Legato Lessons

Legato Lessons Individual lessons developed to provide comprehensive knowledge of music through performance, creation, and description. Currently providing lessons for Piano, Guitar, and Bass Guitar

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PSA. Hello all! Between now and the remainder of 2020 I will be posting a mini lesson plan in which I am looking to brea...

PSA. Hello all! Between now and the remainder of 2020 I will be posting a mini lesson plan in which I am looking to break down and explain the concepts pertaining to "The Roman Numeral Numbering System for Chord Progressions" The plan outline will be provided below. Please stay tuned for the lesson and let me know what you think by hitting that like button!

Intro: What is the The Roman Numeral Numbering System for Chord Progressions?
L1: Diatonic Scale Degrees
L2: Major and Minor Representations
L3: Alterations to Diatonic Chord Progressions
L4: Transposing to other Keys
L5: Roman Numeral Numbering System for Minor Keys
Examples: 4 Song Examples (Major Key Song, Minor Key Song, Song with Diatonic Alterations, Transposed Song from Key of C to G)


Improv Note:
The knowledge of the particular structure (the location of half-step within the scale) is essential to the accomplished improviser.

Scales often need to be constructed spontaneously within an improvised solo, understanding of the scale structure will allow this.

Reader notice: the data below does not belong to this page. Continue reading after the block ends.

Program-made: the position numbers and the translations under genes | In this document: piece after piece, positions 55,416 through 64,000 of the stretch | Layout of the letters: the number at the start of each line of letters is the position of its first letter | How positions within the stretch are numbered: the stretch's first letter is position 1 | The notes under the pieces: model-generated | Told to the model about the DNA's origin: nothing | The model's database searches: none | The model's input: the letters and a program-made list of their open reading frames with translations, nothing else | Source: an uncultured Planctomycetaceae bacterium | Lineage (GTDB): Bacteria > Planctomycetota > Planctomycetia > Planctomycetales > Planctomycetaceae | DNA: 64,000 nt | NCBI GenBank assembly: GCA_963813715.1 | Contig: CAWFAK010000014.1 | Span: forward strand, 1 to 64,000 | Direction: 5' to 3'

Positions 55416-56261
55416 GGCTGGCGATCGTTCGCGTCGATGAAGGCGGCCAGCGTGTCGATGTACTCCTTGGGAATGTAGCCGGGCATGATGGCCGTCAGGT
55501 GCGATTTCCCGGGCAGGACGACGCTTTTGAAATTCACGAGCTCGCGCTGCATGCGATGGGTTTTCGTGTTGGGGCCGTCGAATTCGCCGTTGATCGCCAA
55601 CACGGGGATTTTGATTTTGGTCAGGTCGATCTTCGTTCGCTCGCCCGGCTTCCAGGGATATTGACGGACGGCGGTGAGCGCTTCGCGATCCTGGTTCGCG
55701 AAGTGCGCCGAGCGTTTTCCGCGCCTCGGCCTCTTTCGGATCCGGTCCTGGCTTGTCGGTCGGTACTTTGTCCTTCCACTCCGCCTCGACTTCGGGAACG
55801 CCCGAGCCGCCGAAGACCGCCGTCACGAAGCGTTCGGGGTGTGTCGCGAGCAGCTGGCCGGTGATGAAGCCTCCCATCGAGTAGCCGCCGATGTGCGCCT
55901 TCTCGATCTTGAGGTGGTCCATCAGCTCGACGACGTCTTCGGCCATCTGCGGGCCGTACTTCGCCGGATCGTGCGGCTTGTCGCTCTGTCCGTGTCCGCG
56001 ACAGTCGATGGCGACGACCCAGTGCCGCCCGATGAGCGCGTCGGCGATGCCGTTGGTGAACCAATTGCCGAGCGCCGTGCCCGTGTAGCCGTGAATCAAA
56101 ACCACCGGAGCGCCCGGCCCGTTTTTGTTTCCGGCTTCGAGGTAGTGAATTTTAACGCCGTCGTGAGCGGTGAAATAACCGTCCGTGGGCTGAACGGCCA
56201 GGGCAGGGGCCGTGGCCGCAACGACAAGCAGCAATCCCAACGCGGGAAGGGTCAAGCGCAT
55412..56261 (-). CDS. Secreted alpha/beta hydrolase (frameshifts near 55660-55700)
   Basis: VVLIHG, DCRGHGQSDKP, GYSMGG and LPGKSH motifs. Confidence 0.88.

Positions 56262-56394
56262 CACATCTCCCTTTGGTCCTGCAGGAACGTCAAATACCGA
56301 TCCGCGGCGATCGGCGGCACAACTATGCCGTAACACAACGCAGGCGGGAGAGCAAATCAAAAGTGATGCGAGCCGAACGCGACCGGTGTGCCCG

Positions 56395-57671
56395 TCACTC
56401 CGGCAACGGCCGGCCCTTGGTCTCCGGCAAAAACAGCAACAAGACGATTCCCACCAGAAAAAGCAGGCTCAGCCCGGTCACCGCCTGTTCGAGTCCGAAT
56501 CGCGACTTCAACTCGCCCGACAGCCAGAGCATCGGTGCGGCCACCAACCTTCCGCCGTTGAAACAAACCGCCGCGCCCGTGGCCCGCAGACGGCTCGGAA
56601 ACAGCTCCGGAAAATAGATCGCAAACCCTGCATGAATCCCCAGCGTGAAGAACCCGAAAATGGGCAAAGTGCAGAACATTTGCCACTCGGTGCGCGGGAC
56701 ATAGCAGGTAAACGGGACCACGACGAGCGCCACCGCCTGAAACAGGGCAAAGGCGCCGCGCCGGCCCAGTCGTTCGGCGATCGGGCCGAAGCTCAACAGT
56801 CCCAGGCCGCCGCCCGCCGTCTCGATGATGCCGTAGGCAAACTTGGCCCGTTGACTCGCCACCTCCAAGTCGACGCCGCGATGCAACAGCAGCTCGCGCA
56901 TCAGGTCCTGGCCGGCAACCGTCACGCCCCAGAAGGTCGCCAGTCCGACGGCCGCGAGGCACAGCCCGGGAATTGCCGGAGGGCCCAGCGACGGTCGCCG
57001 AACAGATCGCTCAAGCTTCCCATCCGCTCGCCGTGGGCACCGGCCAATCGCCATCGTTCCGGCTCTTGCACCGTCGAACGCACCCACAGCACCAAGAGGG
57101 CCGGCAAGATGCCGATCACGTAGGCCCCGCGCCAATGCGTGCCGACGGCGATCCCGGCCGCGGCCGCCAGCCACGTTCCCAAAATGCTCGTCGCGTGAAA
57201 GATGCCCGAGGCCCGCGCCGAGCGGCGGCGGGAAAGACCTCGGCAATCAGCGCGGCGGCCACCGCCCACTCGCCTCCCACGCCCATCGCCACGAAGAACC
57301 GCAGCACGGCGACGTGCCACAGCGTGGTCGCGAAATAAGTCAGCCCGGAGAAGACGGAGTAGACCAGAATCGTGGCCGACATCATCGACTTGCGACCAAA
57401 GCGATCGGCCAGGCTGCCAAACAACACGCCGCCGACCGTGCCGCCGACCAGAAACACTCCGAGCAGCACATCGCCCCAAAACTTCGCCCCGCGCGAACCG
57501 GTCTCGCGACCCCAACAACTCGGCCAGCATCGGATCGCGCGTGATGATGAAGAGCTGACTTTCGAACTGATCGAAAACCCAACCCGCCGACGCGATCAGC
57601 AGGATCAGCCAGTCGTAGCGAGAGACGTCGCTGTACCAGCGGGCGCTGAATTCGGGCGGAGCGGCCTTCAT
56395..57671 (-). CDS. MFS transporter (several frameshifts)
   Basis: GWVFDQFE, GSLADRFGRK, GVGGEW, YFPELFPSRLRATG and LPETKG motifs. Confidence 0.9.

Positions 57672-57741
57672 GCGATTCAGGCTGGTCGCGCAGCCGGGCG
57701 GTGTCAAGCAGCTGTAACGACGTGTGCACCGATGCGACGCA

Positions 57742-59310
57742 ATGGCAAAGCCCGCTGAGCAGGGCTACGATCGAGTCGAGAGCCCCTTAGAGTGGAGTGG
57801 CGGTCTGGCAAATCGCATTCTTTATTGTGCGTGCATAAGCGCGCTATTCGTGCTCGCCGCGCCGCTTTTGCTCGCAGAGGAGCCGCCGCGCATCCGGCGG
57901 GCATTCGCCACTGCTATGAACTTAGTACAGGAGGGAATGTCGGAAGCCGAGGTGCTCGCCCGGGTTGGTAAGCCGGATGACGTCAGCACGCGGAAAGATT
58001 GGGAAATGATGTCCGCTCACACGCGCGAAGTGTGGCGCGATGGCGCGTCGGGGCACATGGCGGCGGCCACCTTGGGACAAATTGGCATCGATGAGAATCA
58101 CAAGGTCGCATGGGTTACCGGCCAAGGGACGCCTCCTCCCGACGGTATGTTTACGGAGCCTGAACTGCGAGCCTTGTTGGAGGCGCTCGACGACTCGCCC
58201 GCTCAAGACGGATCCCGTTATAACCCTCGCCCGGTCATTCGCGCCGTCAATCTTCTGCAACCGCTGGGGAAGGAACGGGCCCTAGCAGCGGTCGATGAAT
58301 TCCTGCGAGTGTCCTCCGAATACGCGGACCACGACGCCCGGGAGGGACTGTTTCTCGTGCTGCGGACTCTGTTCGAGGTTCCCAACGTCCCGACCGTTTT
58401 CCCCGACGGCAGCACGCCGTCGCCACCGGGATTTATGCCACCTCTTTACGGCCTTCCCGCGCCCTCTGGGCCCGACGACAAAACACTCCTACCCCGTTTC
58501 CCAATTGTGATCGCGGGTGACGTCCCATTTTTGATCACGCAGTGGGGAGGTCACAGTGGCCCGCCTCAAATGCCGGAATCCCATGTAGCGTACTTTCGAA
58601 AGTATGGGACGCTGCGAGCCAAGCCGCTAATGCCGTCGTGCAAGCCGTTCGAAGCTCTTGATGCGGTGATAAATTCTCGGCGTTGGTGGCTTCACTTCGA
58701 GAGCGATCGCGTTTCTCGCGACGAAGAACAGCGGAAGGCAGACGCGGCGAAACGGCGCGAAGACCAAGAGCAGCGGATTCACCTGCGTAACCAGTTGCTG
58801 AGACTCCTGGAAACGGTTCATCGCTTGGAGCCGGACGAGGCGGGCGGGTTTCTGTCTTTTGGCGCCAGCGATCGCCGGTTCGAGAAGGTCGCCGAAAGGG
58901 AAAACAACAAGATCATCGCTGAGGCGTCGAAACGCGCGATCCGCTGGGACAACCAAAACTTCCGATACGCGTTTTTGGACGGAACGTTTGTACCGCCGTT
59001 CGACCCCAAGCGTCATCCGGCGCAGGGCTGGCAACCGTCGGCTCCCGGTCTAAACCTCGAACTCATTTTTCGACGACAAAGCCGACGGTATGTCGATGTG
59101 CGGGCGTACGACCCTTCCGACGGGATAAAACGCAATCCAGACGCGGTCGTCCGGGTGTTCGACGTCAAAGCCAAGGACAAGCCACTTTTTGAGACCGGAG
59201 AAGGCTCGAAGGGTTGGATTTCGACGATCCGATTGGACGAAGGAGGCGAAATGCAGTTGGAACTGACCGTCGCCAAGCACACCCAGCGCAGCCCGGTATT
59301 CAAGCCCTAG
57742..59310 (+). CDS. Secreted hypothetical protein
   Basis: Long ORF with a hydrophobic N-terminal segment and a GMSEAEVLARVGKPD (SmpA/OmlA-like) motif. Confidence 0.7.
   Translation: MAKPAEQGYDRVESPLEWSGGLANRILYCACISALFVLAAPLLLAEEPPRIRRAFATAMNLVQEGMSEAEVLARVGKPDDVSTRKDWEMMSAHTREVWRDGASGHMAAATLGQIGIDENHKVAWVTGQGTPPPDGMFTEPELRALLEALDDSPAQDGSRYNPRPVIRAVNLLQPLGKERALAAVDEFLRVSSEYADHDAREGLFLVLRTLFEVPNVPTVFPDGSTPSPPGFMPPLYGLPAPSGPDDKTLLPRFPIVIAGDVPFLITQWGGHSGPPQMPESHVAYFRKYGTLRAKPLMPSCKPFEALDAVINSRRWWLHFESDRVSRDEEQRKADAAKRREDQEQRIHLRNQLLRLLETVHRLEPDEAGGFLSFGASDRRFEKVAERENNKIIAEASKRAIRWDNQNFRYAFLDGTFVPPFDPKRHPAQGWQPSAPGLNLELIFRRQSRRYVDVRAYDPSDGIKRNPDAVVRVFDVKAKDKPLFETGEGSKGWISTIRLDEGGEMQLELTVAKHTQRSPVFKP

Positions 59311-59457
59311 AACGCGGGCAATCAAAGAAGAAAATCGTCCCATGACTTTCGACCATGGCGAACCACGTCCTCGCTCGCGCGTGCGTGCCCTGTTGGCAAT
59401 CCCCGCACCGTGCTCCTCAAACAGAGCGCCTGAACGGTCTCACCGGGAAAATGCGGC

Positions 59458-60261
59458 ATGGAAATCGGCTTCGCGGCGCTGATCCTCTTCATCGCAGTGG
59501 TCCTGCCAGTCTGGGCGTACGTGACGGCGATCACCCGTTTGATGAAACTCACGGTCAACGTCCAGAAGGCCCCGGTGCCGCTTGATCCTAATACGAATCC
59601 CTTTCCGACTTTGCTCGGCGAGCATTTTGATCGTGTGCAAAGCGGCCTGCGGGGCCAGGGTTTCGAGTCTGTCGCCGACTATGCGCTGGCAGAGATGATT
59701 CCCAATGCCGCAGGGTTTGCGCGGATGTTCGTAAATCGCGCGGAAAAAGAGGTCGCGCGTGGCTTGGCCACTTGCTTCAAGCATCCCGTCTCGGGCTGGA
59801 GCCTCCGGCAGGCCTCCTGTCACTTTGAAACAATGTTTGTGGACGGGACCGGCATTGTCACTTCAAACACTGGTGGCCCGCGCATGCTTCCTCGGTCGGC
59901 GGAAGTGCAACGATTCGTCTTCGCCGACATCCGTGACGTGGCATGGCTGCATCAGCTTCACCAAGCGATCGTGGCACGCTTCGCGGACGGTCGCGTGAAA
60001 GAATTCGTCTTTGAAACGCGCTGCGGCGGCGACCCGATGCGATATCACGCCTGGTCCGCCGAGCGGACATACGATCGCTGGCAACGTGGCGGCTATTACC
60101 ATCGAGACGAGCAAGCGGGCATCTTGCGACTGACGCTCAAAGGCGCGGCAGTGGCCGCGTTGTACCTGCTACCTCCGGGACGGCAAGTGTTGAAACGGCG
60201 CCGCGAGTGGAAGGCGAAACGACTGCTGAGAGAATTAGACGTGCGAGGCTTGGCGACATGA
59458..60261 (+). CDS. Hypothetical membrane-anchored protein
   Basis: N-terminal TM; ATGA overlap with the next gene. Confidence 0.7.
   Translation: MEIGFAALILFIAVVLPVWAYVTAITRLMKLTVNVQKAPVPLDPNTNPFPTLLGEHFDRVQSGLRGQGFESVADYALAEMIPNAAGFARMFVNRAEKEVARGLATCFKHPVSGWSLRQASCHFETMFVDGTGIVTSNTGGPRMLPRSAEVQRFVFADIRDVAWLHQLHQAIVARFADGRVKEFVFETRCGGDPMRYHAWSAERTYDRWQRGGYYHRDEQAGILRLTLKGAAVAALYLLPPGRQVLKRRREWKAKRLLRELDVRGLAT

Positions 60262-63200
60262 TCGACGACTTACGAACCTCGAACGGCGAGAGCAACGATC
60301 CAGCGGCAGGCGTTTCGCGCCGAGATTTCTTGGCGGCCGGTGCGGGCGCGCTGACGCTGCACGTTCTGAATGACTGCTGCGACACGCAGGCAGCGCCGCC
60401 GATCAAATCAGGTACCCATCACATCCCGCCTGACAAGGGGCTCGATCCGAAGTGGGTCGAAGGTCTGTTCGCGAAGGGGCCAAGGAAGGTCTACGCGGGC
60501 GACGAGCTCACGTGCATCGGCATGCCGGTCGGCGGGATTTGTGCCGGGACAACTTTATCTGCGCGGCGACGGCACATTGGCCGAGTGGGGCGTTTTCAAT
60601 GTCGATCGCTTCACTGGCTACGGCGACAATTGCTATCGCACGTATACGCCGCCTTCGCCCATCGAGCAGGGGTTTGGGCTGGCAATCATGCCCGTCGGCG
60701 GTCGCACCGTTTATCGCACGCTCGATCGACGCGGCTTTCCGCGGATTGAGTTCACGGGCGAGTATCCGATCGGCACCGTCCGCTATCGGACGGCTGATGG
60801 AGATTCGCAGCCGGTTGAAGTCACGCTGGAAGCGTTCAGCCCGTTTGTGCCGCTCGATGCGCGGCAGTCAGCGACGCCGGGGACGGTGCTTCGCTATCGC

Sunday Definition:



A combination of notes which are in harmony with each other due to the relationship between their frequencies.

Today's Discussion is on Scale Degrees1:) Tonic: The lead "tone" of the scale or the "tonic tone" on which the scale is ...

Today's Discussion is on Scale Degrees

1:) Tonic: The lead "tone" of the scale or the "tonic tone" on which the scale is constructed.

2:) Supertonic: super-is a prefix meaning "above". Therefore supertonic implies the "tone above the tone. Fitting for the closest scale tone just above the tonic.

3:)Mediant: deals with something in the middle of two things. The "things" referred to in this example are the notes C-E-G. These notes form a tonic triad in this key of C. The 3rd, E, is our note in the middle making it the mediant.

4:) Subdominant: Or the dominant below the dominant. The prefix sub implying that it is below the dominant. Its triad (the subdominant triad) is not thought of as being if as importance as the dominant in relation to it harmonic function within the key.

5:) Dominant: Has to do with certain functions of the dominant 7th chord. These these functions result in the chord dominating the other chords within the same key.